The coronavirus pandemic is creating unique challenges for all types of businesses, whether through changing work practices, business closures, travel restrictions or hugely increased demand for essentials. Responding to these challenges in a responsible way, particularly through appropriate advertising, marketing and customer service, will help you retain customers and maintain your reputation in the long term.
Both the Advertising Standards Authority (ASA) and the Competition and Markets Authority (CMA), which regulate advertising and marketing practices in the UK, have expressed concern that some businesses may try to exploit the current situation to make misleading claims and/or implement unfair pricing, cancellation or refund policies. Both organisations have created online forms for consumers to report concerns about business practices, and will investigate and take enforcement action where necessary.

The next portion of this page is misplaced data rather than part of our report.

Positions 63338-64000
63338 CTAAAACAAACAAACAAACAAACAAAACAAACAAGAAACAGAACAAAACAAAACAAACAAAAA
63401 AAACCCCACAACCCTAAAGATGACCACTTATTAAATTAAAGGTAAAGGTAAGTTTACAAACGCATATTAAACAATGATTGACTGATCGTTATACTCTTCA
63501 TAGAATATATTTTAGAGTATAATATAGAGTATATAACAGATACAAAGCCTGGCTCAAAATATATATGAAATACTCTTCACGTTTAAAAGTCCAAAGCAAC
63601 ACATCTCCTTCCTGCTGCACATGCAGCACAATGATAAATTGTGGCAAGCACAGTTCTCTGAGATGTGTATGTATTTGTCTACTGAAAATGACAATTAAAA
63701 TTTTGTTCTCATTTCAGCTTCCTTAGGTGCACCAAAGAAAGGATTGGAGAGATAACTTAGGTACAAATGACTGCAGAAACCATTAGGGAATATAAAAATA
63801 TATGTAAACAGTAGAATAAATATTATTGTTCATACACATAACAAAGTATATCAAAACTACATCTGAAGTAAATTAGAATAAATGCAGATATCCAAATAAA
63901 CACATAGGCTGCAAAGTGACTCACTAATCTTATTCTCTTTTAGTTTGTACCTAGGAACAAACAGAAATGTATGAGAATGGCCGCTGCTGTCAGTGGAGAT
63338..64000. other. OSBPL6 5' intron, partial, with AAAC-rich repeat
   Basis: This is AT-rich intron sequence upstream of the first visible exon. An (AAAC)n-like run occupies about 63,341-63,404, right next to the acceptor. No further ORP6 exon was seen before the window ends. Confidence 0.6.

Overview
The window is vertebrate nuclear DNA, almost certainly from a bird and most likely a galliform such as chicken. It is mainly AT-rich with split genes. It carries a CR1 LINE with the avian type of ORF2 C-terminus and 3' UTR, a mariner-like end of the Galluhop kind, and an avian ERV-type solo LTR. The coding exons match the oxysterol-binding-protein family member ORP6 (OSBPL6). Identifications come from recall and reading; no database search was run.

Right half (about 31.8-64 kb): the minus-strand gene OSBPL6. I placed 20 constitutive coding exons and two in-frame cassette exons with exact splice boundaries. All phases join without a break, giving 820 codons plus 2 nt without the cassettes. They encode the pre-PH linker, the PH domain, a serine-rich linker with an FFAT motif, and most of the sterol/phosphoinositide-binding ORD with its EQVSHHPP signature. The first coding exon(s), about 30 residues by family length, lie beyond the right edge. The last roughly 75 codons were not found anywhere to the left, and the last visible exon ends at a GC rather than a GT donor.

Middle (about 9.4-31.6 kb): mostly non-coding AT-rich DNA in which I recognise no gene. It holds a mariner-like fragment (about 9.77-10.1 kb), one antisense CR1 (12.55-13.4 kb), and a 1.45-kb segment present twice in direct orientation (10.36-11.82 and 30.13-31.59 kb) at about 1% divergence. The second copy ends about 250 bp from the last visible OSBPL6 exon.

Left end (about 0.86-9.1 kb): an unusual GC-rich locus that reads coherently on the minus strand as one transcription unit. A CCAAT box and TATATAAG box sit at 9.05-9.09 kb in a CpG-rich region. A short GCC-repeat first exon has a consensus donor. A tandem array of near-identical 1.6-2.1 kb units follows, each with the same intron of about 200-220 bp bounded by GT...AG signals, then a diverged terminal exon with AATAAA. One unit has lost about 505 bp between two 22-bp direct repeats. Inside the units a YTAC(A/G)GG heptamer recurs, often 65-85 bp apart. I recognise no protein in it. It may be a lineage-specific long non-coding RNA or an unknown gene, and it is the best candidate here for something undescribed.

It is a good idea to evaluate your marketing and customer service strategies to make sure they are not only legally compliant, but appropriate in the current context.
Practical tips for marketing and customer service during COVID-19
- Consider the context and tone of your ad and whether it is appropriate in the current climate. A number of businesses are providing free advice and blogs to customers on dealing with the coronavirus, giving essential workers temporary pay rises and/or allowing staff to take volunteer leave. As well as helping people who are struggling during the pandemic, this helps to boost your company’s profile and reputation.
- Update your website to tell customers about any changes to your delivery times, business hours, stock availability and customer service. If your delivery timeframes have changed, or there might be delays with providing your products or services, make this clear in your terms and conditions and on your homepage.
- Respond to customers’ queries as quickly as possible – this helps to show that your business is still running smoothly and gives them more confidence in your service.
- Make sure that if staff are working from home, customer information is kept safe. See Staff flexible working and working from home for guidance on how to minimise the risk of data breaches.